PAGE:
Eurozone debt crisis summit eyed in days
(BRUSSELS) - Eurozone officials are scrambling to resolve divisions over a new bailout for Greece and lay the ground work for a debt crisis summit that may take place as soon as Monday, officials said Thursday.
Belgian Prime Minister Yves Leterme noted during a session of parliament the possibility of a "decision in the coming days during meetings of heads of state and government."
In Athens, Greek Prime Minister George Papandreou told a cabinet meeting that the next few days will be "particularly crucial" for the future of Greece and the eurozone.
"We are going to face up to the challenges and to the negotiations while keeping cool but also being alert," he said.
And in Rome, Greece's private creditors met for the third time in less than a month with European officials amid efforts to involve banks, insurers and pension funds in the new bailout.
European Union President Herman Van Rompuy had sought to convene an emergency meeting of the eurozone's 17 leaders on Friday in a bid to resolve a deep rift over a second bailout of Greece.
But Germany suggested it was too soon to hold a meeting when governments were still working out the details of the new rescue plan.
"The pre-condition for such a summit meeting would be that we would be in a position to take a decision and finalise the programme on Greece," German Chancellor Angela Merkel said during a visit to Nigeria.
"But you know that everyone is busy working to ensure that that happens. The finance ministers have made it clear that we are trying to do this as quickly as possible," she added.
European Commission spokeswoman Pia Ahrenkilde Hansen said "intensive" discussions were ongoing to agree on a meeting.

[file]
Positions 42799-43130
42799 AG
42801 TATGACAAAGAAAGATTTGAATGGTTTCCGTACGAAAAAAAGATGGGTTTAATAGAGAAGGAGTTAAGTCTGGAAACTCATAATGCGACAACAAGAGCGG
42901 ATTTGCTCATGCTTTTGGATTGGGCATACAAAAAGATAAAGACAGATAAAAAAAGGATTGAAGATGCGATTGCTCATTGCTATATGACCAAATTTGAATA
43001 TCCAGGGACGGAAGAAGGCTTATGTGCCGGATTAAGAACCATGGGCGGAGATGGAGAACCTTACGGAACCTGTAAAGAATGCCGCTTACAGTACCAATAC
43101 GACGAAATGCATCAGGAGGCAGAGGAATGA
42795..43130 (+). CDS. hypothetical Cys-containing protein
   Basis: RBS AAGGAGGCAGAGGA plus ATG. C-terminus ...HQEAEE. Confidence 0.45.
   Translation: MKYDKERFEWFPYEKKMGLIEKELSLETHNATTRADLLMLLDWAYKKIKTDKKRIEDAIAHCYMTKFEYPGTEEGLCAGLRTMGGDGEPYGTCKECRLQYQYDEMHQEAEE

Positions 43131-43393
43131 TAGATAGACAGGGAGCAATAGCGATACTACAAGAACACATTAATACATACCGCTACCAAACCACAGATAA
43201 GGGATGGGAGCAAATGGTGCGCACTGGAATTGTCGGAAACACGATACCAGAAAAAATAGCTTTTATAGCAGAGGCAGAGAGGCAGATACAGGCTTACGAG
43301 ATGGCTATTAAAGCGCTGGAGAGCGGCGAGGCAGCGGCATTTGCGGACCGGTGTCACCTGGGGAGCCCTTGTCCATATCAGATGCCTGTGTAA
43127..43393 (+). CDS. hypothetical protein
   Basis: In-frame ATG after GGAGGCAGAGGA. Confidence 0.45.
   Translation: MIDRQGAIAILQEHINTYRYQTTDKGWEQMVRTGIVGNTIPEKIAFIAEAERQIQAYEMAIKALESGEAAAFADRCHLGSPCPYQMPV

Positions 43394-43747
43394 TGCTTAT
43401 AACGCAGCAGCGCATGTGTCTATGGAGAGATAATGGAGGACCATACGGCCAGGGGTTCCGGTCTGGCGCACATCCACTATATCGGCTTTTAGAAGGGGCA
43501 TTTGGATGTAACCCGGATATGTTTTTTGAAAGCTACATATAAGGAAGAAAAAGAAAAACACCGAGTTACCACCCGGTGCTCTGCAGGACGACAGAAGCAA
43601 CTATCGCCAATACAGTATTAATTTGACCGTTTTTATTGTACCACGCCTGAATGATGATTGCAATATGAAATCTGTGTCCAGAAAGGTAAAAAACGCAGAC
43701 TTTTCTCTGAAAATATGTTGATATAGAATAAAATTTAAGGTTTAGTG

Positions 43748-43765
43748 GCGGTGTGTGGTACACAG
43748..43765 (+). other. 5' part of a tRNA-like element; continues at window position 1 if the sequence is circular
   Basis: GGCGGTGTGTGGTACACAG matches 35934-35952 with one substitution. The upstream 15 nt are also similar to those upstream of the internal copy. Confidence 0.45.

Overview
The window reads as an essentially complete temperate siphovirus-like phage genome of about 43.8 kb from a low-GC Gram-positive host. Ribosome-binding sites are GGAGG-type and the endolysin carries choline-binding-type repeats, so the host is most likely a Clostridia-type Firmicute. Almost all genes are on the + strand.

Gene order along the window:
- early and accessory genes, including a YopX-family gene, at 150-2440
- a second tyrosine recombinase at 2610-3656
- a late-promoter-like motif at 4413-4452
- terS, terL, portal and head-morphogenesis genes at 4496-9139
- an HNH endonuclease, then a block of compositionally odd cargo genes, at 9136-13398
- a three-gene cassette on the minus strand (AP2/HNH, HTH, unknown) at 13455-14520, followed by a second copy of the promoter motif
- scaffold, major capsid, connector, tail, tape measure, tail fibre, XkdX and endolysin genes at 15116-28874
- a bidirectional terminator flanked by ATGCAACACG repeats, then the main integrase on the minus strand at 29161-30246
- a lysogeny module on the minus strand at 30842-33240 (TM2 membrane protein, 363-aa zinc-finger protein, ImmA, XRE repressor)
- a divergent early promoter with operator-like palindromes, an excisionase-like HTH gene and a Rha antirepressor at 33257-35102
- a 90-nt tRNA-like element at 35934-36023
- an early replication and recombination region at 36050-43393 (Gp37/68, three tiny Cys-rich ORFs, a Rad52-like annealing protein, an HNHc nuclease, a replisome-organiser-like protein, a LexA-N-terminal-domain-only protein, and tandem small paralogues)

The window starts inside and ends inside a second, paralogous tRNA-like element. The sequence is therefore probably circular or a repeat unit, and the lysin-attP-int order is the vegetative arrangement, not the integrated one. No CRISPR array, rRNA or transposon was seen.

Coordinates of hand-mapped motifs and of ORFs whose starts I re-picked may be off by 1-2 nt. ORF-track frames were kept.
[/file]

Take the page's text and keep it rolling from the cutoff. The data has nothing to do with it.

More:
"Such meetings are part of the discussions, which are ongoing, and they will take place when the time is right," she told a news briefing.
The uncertainty over the new Greek bailout has caused the debt crisis to spill over to Spain and Italy, which have seen their borrowing costs soar to record high levels.
Eurozone finance ministers have tasked their treasury directors with finding common ground on the new Greek rescue plan, which has stalled because of deep division over the private sector's possible participation.
Germany, Finland and the Netherlands insist that bankers, insurers and pension funds should share the pain in the next bailout, even at the cost of allowing Greece to default on its massive debt.
The European Central Bank and several eurozone nations object strongly to letting Athens default given the repercussions that could have.
Belgian Finance Minister said the participation of the private sector "is difficult to materialise (but) ... in the next hours, in the next few days we will strive to craft a real programme for Greece."
He added: "We are finalising this exercise."
With little chance of hammering out a deal by Friday, officials decided to delay the mooted summit, which a diplomat said could take place on Monday depending on the progress of negotiations.
"Most likely, the meeting will take place at the beginning of next week," the diplomat told AFP.
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